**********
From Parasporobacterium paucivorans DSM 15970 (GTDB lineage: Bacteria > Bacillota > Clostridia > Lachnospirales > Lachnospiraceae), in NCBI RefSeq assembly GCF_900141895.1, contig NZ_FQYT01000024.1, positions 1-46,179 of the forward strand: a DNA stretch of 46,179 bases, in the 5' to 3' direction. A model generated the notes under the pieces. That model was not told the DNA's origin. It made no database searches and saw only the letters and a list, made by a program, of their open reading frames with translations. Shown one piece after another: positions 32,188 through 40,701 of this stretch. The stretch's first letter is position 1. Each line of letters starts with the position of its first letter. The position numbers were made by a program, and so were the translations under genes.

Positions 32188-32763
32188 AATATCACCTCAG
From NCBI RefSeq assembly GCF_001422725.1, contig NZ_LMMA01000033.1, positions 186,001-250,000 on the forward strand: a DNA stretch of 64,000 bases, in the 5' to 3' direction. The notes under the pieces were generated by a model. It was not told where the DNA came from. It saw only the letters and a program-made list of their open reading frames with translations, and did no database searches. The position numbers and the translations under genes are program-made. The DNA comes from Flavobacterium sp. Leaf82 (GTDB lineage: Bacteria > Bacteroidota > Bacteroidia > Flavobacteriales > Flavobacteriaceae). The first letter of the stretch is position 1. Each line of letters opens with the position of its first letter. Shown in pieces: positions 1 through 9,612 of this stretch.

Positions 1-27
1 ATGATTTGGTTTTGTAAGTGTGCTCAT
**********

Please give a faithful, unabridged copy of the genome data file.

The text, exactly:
From Parasporobacterium paucivorans DSM 15970 (GTDB lineage: Bacteria > Bacillota > Clostridia > Lachnospirales > Lachnospiraceae), in NCBI RefSeq assembly GCF_900141895.1, contig NZ_FQYT01000024.1, positions 1-46,179 of the forward strand: a DNA stretch of 46,179 bases, in the 5' to 3' direction. A model generated the notes under the pieces. That model was not told the DNA's origin. It made no database searches and saw only the letters and a list, made by a program, of their open reading frames with translations. Shown one piece after another: positions 32,188 through 40,701 of this stretch. The stretch's first letter is position 1. Each line of letters starts with the position of its first letter. The position numbers were made by a program, and so were the translations under genes.

Positions 32188-32763
32188 AATATCACCTCAG
From NCBI RefSeq assembly GCF_001422725.1, contig NZ_LMMA01000033.1, positions 186,001-250,000 on the forward strand: a DNA stretch of 64,000 bases, in the 5' to 3' direction. The notes under the pieces were generated by a model. It was not told where the DNA came from. It saw only the letters and a program-made list of their open reading frames with translations, and did no database searches. The position numbers and the translations under genes are program-made. The DNA comes from Flavobacterium sp. Leaf82 (GTDB lineage: Bacteria > Bacteroidota > Bacteroidia > Flavobacteriales > Flavobacteriaceae). The first letter of the stretch is position 1. Each line of letters opens with the position of its first letter. Shown in pieces: positions 1 through 9,612 of this stretch.

Positions 1-27
1 ATGATTTGGTTTTGTAAGTGTGCTCAT